In one part of the passage today it says “Now Peter and those who were with him were heavy with sleep, but when they became fully awake they saw his glory and the two men who stood with him…” After the disciples with Jesus wake up, they realize the amazing Transfiguration and heavenly conversation happening right before them. St. Peter’s response seems to be right in many ways, especially where he desires to stay in the midst of the transfigured Lord Jesus, Elijah, and Moses. We can all resonate with this inclination. Yet the three disciples are told it is better for them to listen to Jesus, to continue the journey toward Calvary and the building of the church. Their time in glory would come later. But it must have been an amazing preview! I wonder how these experiences and nearness to Christ helped them as they faced intense persecution and death.
There is a connection in the gospel reading today to the ratifying of the Abrahamic Covenant in Genesis 15:5-12, where we read about a deep and terrifying sleep or darkness that fell upon Abraham. This seems to be very much like what happened to Peter, James, and John on the Mount of Transfiguration. The presence of God is deep and heavy. We may not be ready for it totally, and definitely not without sufficient preparation. And it is only when we awaken from our spiritual slumbers that we realize what is happening right in front of us. We may wonder if God is working in our lives. Specifically, when how He might be doing so when it is not as evident as we want.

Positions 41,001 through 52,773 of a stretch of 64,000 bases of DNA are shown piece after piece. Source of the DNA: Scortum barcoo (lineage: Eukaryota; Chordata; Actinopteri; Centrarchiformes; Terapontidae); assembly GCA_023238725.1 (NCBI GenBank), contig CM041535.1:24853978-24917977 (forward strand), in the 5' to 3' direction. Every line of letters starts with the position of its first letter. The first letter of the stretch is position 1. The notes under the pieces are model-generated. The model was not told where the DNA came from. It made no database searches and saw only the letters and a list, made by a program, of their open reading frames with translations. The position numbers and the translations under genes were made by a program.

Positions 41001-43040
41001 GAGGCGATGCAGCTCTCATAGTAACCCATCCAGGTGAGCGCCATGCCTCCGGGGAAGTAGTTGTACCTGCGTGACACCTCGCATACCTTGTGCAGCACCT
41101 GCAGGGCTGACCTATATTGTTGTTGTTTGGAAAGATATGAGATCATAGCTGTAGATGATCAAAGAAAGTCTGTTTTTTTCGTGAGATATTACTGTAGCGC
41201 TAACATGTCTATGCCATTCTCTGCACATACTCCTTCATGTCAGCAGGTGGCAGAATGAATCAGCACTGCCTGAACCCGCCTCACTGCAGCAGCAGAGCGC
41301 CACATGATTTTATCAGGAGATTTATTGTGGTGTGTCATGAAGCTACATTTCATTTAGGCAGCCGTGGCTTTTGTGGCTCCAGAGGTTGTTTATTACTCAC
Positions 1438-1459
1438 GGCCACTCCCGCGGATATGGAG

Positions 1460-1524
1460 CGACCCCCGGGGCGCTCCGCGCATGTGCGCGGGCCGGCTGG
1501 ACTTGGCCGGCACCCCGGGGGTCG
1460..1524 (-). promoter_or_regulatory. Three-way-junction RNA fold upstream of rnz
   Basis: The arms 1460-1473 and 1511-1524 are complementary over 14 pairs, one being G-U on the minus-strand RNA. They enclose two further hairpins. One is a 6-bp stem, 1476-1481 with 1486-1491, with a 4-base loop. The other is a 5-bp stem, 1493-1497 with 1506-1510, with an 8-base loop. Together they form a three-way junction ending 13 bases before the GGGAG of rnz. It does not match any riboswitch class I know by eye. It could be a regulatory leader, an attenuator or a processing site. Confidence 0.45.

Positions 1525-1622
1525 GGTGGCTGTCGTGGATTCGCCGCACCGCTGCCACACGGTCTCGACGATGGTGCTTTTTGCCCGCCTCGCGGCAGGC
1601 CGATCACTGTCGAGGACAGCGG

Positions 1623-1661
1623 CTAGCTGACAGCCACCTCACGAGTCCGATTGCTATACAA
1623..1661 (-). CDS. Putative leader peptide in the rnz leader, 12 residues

Sometimes God gives us a glimpse of what He is doing. We get a snapshot of the bigger picture, or perhaps what might be called a ‘mountaintop’ experience of the glory of Christ. When the mountaintop experience happens, we don’t want to leave. St. Paul also writes of such an experience (2 Corinthians 12:1-6). We must be prepared to take the graces God gives us and then continue our path. The glimpses help sustain us when times are tough. We have a deeper connection to our heavenly home, while still realizing a strong sense of purpose on our earthly pilgrimage.